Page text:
Wounded by the pandemic and big tech – not to mention floods, bushfires, and the UPM strike – global newspaper publishers are suffering a further assault as a result of Vladimir Putin’s “special operation” in Ukraine.
European print and digital communication federation Intergraf is the latest to warn of increased energy costs, and tightened wood and paper supplies aggravating an already “unprecedented crisis”.
Intergraf says paper prices have risen by 45 per cent – and newsprint by as much as 80 per cent – in the past six months. “These soaring prices, mainly due to increasing energy costs, are now accompanied by a major shortage of paper and board across Europe,” the federation says in a statement.
Apart from newspapers, the shortage of paper and board is expected to have major implications for economies as products such as food and medicines packaging face supply chain disruptions.
The ongoing strike in Nordic paper mills – expected to last to the end of March or into April – is likely to mean printers’ stocks run out before there is a settlement.
Now the war in Ukraine is impacting not only energy prices, but also supplies of wood pulp for European paper makers. “This will further tighten supplies in the middle to long term, which are a major concern for the future of our industry,” says Intergraf.
The problems come on top of a reduction mills’ production capacities – cut in Europe by 25.8 per cent in the last five years – reduced availability of recovered paper, and increased competition for wood fibre from other industries.
Intergraf – which represents 20 national printing federations – has urged stopping exports of pulp and paper to “third countries” to safeguard Europe’s printing and publishing industries, resolution of the strike at Nordic paper mills, and longer-term moves towards autonomy on wood pulp and paper supplies.
In Australia, paper costs have already been impacted by soaring energy and shipping prices, with Norske Skog – which has a historic stranglehold on the market – looking for price increases based on supply shortages for which it is at least partly to blame, following planned closures of NSW and New Zealand mills.
Major publishers in the process of negotiating new contracts have generally been reluctant to talk about the situation,
But Zoe Samios of Nine’s Sydney Morning Herald and The Age, quotes “industry sources” that proposed price increases are between 30 and 40 per cent. And that. ACM managing director Tony Kendall told her, could be fatal for some mastheads and lead to a reduction in pagination ahead of the federal election.
Price hikes scheduled for July, posed “the worst crisis for local publishers since World War II.” Increases would push “some of our publications into negative profitability,” Kendall said, predicting widespread closures.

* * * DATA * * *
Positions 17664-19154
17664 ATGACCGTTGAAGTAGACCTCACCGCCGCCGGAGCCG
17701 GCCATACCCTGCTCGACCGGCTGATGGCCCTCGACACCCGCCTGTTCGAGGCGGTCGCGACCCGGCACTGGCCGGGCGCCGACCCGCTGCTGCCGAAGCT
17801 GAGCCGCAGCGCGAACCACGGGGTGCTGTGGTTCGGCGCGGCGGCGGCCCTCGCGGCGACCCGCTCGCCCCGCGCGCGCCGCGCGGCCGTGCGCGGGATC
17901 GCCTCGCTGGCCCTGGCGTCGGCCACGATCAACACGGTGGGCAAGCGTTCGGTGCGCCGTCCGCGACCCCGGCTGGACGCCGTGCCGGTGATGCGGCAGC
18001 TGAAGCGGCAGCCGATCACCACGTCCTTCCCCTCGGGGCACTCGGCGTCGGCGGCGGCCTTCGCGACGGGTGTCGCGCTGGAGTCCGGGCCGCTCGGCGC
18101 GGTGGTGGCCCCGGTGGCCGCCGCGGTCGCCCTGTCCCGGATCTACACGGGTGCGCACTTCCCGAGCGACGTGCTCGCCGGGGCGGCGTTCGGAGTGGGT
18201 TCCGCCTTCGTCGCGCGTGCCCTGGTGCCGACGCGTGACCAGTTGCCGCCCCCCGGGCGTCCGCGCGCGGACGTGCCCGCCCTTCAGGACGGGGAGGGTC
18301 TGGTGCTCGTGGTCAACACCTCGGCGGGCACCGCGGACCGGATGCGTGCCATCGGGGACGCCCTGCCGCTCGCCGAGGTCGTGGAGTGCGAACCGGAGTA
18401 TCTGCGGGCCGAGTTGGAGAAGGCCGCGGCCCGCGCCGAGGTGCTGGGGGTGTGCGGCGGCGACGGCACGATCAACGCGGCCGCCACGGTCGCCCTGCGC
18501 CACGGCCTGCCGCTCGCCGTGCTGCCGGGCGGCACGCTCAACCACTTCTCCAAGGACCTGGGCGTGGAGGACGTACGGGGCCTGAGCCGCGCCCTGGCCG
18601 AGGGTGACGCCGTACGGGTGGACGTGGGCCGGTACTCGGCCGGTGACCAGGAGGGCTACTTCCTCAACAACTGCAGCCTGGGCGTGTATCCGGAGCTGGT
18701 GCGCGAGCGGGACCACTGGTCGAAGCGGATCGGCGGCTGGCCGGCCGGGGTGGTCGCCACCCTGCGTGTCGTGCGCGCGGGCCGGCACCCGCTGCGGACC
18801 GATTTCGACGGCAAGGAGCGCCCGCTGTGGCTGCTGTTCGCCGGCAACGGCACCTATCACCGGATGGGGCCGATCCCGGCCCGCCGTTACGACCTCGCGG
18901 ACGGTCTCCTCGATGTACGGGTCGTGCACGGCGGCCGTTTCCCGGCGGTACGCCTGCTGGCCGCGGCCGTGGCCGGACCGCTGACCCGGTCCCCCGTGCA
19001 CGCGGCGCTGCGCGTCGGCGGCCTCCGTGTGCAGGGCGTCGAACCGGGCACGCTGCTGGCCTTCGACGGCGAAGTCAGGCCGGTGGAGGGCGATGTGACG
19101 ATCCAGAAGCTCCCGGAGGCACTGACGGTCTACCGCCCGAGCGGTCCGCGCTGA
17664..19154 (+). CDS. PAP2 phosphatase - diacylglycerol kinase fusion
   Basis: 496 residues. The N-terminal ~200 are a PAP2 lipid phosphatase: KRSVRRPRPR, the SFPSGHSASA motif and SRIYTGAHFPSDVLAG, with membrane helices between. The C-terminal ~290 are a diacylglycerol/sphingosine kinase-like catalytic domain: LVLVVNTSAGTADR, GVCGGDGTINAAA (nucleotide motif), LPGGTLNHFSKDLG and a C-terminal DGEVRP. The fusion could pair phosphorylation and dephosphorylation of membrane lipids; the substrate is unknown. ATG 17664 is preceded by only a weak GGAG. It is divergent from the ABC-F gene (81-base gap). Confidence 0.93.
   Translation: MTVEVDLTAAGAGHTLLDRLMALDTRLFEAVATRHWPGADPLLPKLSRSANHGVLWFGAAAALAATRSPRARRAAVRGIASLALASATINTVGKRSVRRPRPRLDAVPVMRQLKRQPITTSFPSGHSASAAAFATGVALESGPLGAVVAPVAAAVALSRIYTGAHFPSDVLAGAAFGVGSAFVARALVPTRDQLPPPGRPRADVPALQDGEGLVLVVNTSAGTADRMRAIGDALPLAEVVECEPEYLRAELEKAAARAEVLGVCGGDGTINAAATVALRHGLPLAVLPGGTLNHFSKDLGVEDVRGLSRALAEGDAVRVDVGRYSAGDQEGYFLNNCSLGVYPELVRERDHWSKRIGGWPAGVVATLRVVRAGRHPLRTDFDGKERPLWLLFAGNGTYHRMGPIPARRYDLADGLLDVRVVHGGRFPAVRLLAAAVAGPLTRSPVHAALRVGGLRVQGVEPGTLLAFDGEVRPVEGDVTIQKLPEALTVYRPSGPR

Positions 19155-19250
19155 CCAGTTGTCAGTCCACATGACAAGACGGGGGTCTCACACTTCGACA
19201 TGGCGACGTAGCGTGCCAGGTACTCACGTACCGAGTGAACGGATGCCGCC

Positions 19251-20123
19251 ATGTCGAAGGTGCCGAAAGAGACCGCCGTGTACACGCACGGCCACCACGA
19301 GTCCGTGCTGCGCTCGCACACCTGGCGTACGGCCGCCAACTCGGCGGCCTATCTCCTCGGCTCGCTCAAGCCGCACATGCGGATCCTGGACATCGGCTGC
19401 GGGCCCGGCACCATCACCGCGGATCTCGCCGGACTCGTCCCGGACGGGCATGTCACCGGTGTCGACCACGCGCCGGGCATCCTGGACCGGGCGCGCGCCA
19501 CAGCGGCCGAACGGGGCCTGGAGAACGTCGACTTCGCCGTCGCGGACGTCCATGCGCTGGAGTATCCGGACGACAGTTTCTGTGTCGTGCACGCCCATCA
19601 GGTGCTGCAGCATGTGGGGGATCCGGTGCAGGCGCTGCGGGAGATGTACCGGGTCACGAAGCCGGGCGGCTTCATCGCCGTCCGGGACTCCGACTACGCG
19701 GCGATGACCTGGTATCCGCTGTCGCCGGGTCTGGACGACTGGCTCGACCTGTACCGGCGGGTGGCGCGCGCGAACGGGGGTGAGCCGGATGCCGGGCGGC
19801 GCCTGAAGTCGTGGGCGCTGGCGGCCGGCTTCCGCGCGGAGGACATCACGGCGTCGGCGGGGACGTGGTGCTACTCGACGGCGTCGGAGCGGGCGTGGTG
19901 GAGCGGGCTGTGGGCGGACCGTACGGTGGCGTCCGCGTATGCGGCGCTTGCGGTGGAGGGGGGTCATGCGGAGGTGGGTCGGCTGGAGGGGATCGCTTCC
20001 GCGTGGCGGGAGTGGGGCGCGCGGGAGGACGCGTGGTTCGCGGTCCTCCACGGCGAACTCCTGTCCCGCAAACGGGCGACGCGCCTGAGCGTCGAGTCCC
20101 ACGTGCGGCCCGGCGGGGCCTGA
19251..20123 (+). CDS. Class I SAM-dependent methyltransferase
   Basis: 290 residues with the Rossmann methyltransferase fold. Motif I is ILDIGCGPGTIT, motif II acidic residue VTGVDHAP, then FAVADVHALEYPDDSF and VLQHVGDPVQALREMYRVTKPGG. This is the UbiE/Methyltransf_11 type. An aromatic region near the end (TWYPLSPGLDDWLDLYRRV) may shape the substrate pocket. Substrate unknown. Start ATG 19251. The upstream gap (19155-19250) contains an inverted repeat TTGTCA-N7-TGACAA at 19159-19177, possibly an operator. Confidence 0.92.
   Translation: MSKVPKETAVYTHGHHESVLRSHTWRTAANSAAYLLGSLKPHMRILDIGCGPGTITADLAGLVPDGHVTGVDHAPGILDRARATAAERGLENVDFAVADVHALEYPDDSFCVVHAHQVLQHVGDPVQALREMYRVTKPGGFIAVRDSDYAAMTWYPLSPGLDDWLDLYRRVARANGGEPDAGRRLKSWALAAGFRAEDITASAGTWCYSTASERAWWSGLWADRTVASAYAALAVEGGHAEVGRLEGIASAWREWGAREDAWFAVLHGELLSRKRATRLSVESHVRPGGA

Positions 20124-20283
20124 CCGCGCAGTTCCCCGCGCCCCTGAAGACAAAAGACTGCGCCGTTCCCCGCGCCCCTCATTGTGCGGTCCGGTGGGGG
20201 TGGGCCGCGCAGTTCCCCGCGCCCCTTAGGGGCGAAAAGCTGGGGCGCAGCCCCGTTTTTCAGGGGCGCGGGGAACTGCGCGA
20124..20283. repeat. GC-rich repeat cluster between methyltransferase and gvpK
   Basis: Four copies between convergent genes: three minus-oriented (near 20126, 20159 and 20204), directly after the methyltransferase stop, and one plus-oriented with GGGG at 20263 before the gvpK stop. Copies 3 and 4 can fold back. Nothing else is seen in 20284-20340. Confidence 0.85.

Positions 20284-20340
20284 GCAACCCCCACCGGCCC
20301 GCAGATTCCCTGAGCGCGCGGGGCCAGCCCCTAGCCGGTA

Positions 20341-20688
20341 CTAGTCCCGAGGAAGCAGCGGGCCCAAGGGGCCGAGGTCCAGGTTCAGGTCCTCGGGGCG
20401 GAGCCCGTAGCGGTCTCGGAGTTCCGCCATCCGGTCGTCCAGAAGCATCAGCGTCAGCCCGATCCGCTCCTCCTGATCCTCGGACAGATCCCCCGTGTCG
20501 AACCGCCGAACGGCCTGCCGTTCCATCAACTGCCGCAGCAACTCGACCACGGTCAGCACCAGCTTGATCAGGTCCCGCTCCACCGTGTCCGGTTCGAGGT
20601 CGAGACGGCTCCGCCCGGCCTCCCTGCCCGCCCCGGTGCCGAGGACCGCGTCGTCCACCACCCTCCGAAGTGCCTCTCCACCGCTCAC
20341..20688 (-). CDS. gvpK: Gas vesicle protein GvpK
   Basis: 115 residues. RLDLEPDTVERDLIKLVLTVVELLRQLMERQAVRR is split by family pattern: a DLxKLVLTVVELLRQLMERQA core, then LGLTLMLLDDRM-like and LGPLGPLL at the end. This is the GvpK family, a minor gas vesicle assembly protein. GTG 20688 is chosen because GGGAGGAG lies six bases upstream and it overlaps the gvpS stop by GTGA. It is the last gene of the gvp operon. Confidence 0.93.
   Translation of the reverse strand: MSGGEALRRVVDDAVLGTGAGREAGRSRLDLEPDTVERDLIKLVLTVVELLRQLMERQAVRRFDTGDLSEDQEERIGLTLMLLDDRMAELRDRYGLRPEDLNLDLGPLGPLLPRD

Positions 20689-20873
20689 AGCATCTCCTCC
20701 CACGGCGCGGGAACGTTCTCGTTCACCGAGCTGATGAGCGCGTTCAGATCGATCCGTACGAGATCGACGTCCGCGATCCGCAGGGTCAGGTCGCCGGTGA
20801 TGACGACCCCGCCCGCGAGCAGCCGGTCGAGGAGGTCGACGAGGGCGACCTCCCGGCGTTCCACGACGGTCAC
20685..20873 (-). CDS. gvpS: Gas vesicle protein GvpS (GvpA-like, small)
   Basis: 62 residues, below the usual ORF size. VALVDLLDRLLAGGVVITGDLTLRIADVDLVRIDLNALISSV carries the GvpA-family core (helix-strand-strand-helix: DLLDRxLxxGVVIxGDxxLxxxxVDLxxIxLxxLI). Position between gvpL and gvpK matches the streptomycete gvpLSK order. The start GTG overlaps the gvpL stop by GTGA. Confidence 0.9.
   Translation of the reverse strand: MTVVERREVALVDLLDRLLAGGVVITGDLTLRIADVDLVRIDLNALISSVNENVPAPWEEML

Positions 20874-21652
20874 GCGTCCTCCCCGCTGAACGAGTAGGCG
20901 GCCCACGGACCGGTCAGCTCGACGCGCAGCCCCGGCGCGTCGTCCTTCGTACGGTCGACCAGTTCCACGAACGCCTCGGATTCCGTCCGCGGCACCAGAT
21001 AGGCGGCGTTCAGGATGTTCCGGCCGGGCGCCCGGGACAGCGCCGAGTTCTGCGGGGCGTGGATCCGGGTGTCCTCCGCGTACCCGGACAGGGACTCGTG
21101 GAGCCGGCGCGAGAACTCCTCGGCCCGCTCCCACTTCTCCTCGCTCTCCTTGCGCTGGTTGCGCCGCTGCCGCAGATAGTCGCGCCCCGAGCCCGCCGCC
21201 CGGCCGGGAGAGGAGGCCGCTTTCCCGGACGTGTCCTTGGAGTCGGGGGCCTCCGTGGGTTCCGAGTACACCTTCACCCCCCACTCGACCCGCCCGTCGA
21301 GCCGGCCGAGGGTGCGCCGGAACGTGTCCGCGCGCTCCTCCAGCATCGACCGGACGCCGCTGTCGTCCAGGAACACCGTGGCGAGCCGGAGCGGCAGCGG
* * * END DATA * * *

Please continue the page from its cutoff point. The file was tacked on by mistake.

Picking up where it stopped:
Star News Group managing director Paul Thomas – who is a director of Queensland’s regional Today Group, which has printing facilities in Rockhampton – told GXpress the unprecedented increase in newsprint prices has the potential to further compound viability issues for publishers.
“The current business uncertainty severely curtails advertising expenditure in media businesses – the lifeblood of newsmedia, and vital to the provision of public interest journalism,” he said.
“Printing businesses have no option than to pass on these increases to their publisher customers, reportedly 30 per cent or more for newsprint, with other printing material inputs also seeing significant increases.”
Country Press Australia president Andrew Manuel said for member publishers, printing price increases reflecting these sort of material price hikes, would immediately impact on the viability of some newspaper mastheads in an already challenging economic environment.
“While these increases are of significant concern, there is no sign that this is the end to the current spate of increases.”
He said CPA members were looking at “various means” to endeavour to reduce the level of the increases with the aim of maintaining viable businesses.
Today’s Rockhampton print centre – anchored by a Manugraph press – was established by then owners APN News & Media, but later acquired and closed by News Corp Australia. Despite the closure of more than 100 of its own print mastheads after the COVID-19 pandemic, and consolidation of plants, News has emerged as the country’s biggest newspaper printer, producing titles under contract for Nine Entertainment, Australian Community Media, and numerous independent publishers.
Pictured: Norske Skog’s Tasman mill in New Zealand closed last June, although a facility there makes heating pellets